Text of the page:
Visceral Leishmaniasis Disease Background
Visceral Leishmaniasis (VL), also known as kala-azar in the Indian sub-continent, is caused by the protozoan parasites Leishmania donovani and Leishmania infantum (= Leishmania chagasii), and is a potentially fatal disease with a worldwide distribution, in Asia, East Africa, South America and the Mediterranean region. The parasites are transmitted through the bite of female phlebotomine sand flies and in the human host are obligate intracellular parasites of the reticuloendothelial system, surviving and multiplying in different macrophage populations. In patients who develop symptoms, presentation is insidious with development of splenomegaly, irregular fevers, anaemia, pancytopaenia, weight loss and weakness occurring progressively over a period of weeks or even months. Almost all clinically symptomatic (non-immune) patients die within months if untreated. Sub-clinical infection in partially immune human carriers may be an important reservoir of infection. Other mammals, often canids, either domesticated or wild, act as an additional zoonotic reservoir of infection especially of L. infantum.

Visceral leishmaniasis persists today in poor, remote, and in certain politically unstable areas, where there is limited health care and patients have little access to affordable medications. Almost half of clinical cases occur in children. It is estimated that about 90% of the 200,000 to 400,000 new cases arising each year occur in the rural areas of South Asian countries (India, Nepal, Bangladesh), Sudan, Ethiopia and Brazil, and that only 30% of cases are reported. Epidemics with high mortality in both adults and children occur, and have, in some areas, been associated with mass movements of non-immune populations from or into endemic areas, as occurred in the Sudan in 1990’s, with hundreds of thousands of lives being lost. Of increasing concern is that visceral leishmaniasis co-infection with HIV is causing the disease to spread into previously unaffected areas of southern Europe, Ethiopia, and India.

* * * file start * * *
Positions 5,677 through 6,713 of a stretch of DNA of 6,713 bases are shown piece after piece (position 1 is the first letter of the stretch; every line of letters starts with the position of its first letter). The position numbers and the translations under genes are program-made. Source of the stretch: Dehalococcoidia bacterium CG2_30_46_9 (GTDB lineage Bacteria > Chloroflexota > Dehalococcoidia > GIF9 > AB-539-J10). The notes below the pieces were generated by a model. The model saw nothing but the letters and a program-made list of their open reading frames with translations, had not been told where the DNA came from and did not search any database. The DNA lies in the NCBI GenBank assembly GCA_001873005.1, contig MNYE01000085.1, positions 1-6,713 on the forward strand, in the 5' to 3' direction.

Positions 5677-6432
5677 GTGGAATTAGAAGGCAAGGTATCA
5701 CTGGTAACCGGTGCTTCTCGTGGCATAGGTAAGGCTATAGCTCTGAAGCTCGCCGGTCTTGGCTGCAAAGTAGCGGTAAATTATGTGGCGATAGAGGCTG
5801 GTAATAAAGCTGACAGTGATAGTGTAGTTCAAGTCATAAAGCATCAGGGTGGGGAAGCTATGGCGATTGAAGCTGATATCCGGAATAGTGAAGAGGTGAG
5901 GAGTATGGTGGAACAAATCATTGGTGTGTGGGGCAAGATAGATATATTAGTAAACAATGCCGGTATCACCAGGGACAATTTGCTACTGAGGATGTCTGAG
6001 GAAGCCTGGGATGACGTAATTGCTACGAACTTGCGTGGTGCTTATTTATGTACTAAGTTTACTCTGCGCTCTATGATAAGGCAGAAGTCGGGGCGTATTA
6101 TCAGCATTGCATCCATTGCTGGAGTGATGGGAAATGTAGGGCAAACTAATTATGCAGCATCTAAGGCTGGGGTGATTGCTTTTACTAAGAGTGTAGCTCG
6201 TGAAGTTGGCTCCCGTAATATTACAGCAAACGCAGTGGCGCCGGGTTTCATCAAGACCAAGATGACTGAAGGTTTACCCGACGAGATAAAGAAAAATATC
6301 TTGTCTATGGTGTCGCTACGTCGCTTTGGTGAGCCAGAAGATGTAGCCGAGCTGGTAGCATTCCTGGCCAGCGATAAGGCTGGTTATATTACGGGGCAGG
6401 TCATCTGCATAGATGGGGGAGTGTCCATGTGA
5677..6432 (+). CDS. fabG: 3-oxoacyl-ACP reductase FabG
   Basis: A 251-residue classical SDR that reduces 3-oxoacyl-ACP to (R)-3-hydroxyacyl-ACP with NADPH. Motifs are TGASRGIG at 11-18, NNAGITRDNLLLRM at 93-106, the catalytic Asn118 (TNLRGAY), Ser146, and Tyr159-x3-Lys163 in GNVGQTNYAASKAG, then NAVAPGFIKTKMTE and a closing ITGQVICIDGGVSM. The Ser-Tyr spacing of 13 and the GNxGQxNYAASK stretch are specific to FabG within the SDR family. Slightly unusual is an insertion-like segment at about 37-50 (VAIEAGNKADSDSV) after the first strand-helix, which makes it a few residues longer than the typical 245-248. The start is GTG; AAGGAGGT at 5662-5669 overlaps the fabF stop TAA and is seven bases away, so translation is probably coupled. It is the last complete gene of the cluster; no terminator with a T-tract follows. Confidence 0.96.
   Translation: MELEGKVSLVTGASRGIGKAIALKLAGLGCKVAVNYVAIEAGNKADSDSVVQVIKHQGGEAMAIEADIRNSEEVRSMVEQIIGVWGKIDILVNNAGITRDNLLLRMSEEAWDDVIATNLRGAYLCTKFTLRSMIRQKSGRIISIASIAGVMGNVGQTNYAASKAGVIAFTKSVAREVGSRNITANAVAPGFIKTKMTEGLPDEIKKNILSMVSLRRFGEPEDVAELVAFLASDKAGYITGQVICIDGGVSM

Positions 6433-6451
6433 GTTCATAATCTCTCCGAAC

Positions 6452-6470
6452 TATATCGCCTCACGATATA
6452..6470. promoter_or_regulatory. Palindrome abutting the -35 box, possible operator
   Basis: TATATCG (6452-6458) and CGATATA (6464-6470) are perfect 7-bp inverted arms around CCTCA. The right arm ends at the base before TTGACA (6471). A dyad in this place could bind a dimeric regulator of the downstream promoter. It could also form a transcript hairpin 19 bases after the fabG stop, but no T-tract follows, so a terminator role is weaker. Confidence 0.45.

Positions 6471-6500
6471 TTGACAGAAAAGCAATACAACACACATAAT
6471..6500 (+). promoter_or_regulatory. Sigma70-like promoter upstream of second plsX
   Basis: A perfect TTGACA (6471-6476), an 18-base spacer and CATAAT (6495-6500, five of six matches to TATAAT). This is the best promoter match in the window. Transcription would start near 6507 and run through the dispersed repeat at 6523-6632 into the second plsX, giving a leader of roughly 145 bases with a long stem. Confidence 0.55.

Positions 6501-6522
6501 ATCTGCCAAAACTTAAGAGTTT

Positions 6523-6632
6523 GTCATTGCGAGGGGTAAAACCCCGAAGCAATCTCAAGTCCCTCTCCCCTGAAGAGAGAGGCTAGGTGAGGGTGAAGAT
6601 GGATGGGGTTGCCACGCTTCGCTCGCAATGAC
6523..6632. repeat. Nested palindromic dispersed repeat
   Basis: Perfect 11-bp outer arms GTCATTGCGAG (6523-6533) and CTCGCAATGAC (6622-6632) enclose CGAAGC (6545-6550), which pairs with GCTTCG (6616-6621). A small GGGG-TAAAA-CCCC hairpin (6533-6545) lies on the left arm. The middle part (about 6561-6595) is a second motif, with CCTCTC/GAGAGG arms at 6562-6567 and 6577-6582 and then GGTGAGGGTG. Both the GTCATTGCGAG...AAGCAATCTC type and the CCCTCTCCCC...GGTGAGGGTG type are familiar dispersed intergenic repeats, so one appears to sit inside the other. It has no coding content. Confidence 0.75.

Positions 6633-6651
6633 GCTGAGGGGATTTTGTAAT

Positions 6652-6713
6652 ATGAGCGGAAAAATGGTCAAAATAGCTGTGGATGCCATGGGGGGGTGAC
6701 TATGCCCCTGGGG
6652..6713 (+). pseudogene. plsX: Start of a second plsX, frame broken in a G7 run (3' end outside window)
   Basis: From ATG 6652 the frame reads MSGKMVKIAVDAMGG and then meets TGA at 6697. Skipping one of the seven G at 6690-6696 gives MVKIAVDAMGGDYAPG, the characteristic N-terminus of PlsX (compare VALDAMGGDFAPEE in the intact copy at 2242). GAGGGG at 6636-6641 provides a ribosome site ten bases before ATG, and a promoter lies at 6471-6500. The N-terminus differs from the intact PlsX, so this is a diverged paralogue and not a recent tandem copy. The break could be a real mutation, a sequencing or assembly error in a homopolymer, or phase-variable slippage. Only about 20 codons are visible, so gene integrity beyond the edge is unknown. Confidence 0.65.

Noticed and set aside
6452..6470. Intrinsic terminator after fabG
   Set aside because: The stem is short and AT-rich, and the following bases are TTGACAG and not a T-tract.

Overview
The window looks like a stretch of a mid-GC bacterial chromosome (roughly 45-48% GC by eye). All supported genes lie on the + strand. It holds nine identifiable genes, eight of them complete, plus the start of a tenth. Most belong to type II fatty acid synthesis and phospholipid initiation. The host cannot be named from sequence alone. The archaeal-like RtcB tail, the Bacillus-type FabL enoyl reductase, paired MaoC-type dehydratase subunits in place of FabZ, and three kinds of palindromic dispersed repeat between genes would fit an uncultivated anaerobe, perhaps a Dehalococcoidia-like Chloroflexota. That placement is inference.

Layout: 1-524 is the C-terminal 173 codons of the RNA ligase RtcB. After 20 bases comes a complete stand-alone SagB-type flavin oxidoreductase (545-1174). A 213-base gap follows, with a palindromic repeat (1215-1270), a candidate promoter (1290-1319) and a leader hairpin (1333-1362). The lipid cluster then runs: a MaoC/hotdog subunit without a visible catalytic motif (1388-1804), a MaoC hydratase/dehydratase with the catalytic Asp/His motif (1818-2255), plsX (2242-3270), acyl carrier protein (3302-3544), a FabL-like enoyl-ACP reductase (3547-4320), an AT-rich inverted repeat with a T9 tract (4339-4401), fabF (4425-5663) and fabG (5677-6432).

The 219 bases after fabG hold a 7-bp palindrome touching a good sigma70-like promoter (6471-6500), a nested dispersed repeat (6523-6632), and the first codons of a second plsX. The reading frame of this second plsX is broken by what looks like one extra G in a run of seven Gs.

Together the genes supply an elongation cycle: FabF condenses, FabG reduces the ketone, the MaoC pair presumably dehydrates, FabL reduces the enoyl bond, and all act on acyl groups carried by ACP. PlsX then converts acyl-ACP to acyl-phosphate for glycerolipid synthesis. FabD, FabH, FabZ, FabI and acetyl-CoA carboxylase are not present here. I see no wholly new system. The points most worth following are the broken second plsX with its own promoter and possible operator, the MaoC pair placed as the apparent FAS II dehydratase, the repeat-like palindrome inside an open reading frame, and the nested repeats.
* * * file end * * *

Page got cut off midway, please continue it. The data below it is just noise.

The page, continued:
Chemotherapy remains the most important element in the control of anthroponotic visceral leishmaniasis. Definitive diagnosis is invasive and is still based on demonstration of the parasites in biopsy material. Recently introduced dipstick diagnostics (antibody based) offer considerable improvement in case finding and epidemiology, but have a limited role in determining drug efficacy and cure. In all areas visceral leishmaniasis control is limited by patient access to treatment centres with trained staff (especially in rural Africa), as well as cost and availability of drugs. The recent introduction of an oral treatment for visceral leishmaniasis in India, miltefosine, has raised hopes for improved treatment, but at the same time also raised concerns about safety, patient compliance and possible sub-optimal use leading rapidly to the development of resistance.

Better diagnostics, particularly based on antigen rather than antibody, which are simple to use and non-invasive, together with a safe, efficacious and affordable short course treatment could lead to effective disease control. The political will of afflicted countries and the required infrastructure are other key factors needed for elimination of kala-azar as a public health problem.